And take that holiday!:):)

    Good luck
    Betty
     
  5. Lynne

    Lynne Registered User

    Jun 3, 2005
    3,433
    Suffolk,England
    Hi Stardust

    It does sound as though your father needs to be 'in care', at least until you are back from your holiday. Even after that, I'm sure you are quite right in your fears that - once back in his own home - he will get back into his old ways, and probably forget about the carers who are supposed to be coming in.

    When badgering SS/Consultants etc., don't forget they have a "DUTY OF CARE" to consider his personal safety and well-being. Your Mum is in poor health herself & cannot be expected to take on this responsibility, and neither can you. As others have recommended, 'call in the cavalry' of support from your local Alz. Society support group, Age Concern etc. This IS an emergency situation, and coould easily become a life threatening one. Don't pull your punches or mince your words, state things as they are (as you have here) and DON'T let them 'assume' you into taking on a caring role you can't fulfil.

    Best wishes
     
  6. stardust123

    stardust123 Registered User

    Apr 11, 2008
    16
    Hi all

    So grateful for all the help, I have already contacted Alzheimers who have been a big help, and may contact PALS today. The mental health people hospital that he is under tell me that I can ask for him to be assessed within his own home prior to being sent out (they have only assessed him in hospital, what good is that?!!) - any comments? Could I insist on him being cared for until I get back from my hols or until my Mom is home? Thanks for the comment particularly from Lynne - I must get tough but a big part of me feels guilty because I feel that I'm not giving my Dad a chance to 'cope' on his own. Am reluctant to chase social services because I think the longer I leave it, the more chance I have got of him staying somewhere he can be looked after until I come back off hols (this is low, I know!) Any additional feedback would be much appreciated.
     
  7. Lynne

    Lynne Registered User

    Jun 3, 2005
    3,433
    Suffolk,England
    #7 Lynne, Apr 30, 2008
    Last edited: Apr 30, 2008
    Stardust, quite frankly I'm afraid I think you are being too optimistic in "giving my Dad a chance to 'cope' on his own".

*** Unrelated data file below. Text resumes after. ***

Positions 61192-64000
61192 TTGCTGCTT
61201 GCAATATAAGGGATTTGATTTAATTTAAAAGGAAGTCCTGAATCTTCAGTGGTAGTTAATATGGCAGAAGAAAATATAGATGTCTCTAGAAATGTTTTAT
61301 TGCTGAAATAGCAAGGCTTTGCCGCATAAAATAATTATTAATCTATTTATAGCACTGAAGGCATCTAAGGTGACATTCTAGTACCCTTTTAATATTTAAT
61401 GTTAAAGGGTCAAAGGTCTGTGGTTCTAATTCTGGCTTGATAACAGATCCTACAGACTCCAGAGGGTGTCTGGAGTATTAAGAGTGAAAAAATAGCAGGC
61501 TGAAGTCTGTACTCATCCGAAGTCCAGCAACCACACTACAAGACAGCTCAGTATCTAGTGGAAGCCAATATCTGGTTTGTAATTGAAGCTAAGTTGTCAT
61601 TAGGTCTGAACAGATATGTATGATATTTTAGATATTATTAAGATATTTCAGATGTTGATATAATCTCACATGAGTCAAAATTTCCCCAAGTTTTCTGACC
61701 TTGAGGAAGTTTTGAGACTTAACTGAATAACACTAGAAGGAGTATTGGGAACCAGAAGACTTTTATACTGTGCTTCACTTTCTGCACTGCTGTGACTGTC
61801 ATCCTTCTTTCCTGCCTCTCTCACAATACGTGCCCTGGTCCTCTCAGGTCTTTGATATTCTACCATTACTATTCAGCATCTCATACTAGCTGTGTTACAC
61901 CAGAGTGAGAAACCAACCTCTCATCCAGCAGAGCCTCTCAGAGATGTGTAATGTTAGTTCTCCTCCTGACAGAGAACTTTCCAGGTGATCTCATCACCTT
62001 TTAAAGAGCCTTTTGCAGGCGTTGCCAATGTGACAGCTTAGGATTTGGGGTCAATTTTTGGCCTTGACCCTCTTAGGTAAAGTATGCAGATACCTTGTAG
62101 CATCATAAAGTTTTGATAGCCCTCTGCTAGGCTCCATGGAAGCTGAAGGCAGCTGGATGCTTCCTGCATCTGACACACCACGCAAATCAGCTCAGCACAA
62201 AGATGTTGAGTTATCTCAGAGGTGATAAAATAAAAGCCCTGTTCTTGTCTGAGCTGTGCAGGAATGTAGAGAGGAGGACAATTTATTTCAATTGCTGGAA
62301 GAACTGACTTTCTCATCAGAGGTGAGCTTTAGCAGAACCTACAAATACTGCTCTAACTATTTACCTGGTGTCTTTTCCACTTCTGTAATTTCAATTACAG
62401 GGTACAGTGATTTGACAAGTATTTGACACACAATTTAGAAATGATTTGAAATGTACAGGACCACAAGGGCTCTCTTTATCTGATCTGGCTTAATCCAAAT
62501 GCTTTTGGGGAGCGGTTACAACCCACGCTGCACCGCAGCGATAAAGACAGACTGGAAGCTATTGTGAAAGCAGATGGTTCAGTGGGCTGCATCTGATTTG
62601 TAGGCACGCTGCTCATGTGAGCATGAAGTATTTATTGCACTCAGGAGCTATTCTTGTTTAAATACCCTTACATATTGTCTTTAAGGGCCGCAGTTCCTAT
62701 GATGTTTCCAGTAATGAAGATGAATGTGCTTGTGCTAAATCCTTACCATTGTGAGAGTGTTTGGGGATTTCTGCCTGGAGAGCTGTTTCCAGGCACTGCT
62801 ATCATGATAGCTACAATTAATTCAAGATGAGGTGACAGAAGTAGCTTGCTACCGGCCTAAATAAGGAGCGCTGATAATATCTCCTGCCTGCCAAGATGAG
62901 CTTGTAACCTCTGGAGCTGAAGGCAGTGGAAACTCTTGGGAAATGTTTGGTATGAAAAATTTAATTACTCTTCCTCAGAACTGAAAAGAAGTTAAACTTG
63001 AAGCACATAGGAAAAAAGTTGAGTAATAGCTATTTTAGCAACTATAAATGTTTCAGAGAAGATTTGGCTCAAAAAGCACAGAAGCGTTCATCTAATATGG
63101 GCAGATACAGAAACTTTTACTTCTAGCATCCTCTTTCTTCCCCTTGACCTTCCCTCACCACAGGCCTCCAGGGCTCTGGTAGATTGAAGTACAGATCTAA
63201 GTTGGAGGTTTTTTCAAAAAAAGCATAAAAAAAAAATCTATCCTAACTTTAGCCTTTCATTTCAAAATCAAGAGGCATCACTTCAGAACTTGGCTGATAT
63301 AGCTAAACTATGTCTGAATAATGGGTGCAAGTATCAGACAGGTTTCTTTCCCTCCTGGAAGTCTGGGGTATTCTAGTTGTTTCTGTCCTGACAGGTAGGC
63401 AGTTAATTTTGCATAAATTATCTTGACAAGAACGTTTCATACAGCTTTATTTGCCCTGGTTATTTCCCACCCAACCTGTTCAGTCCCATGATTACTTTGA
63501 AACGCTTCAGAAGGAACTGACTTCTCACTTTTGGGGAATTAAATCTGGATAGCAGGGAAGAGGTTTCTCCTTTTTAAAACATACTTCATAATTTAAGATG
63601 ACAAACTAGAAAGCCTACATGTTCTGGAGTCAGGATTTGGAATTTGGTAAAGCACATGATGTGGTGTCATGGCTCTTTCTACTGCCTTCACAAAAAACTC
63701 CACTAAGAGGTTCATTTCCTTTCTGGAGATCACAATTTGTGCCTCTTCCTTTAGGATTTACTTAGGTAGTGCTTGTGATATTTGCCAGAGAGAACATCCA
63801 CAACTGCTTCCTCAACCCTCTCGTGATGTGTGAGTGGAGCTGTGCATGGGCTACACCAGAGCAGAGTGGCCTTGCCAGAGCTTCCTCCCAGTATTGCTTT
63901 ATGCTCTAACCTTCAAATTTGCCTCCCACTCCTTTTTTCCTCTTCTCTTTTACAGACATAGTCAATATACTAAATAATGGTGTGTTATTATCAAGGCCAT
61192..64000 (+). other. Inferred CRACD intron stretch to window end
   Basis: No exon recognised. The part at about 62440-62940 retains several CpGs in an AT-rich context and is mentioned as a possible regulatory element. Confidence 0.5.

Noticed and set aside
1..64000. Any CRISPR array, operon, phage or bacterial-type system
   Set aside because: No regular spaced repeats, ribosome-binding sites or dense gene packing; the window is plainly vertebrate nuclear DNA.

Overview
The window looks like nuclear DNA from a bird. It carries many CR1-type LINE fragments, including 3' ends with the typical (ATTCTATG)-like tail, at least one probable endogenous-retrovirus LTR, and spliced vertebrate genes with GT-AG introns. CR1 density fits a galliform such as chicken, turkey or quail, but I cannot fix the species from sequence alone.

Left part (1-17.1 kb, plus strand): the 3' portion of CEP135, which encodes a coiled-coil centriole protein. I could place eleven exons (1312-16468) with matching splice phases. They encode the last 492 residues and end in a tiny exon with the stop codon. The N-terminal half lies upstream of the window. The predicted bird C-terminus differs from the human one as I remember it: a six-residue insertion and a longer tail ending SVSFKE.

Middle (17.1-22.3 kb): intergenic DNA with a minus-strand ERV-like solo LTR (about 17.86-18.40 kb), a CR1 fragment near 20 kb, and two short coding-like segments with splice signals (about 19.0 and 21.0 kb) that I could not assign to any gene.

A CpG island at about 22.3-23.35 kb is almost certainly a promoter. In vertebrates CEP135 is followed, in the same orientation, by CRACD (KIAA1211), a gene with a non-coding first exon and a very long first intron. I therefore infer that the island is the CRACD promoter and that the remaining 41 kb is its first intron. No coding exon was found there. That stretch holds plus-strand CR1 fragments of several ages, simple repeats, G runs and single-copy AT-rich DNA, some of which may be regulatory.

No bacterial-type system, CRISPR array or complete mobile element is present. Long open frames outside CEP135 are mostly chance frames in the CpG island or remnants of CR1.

It's very difficult to accept that a parent who has always been intelligent & resourceful is losing those qualities & abilities, (my own Mum being a case in point) but dementia is a one way street.
    He probably cannot learn anything new, adjust to new routines (like carers coming in, or using a microwave to prepare his own meals).

    I would say he is a prime candidate for emergency respite care. Push for it. Guilt is the price we all pay for loving them, but NOT a reason for taking on more than we can reasonably cope with - that in itself could be irresponsible if/when it fails.
     
  8. BettyL

    BettyL Registered User

    Jan 20, 2008
    60
    Essex
    Hi Stardust

    Lynne is absolutely right - please take notice of what she has to say. And, if you don't mind me saying, SS don't work that way. If you don't contact them they will just assume you are happy with the arrangements made.

    Hope everything works out well.

    Regards
    BettyL
     
  9. Carolynlott

    Carolynlott Registered User

    Jan 1, 2007
    232
    Newcastle upon Tyne
    Hi Stardust,
    Just to say that your situation sounds very much like mine was a few months back. Dad's dementia worsened considerably and Mum couldn't cope any more (she has AD too, just not as advanced yet). It seems to be a natural instinct to hope that they will cope - just for a bit longer - and that things might not get worse. Unfortunately this is a one way thing and the only way is worse. Pretty soon you'll find "a little bit incontinent" is not bothering to use the loo at all. Plus, as has been said already, there is no way new things/routines can be learned. Even things they have done for years and years are forgotten. Plus the behaviour stops being a bit silly or forgetful and becomes dangerous.
    Sorry if this sounds depressing - I must stress this is just my own experience. My folks weren't the type to have carers coming in at home, so Dad had to go into full time care, and each day that passes it becomes more and more apparent that it was the only solution.
    Perhaps you will be able to get a good support network set up if your parents will accept it.
    Best wishes,
    Carolyn
     
  10. stardust123

    stardust123 Registered User

    Apr 11, 2008
    16
    Hi

    Thanks everyone, your comments have been really useful. Going to contact Social Services today and ask for a meeting with them prior to their assessment with Dad and tell them everything I have told you guys and what your comments were too! Also, I'm going to insist that there is no way he is coming home alone if at all. I want a full joint assessment for him and Mom before any decision is made. If he apparently has mental capacity and he is saying he wants to come home, the OT is telling me that because of the human rights issues etc. they have to honour his request! Any comments on this one? Thanks all.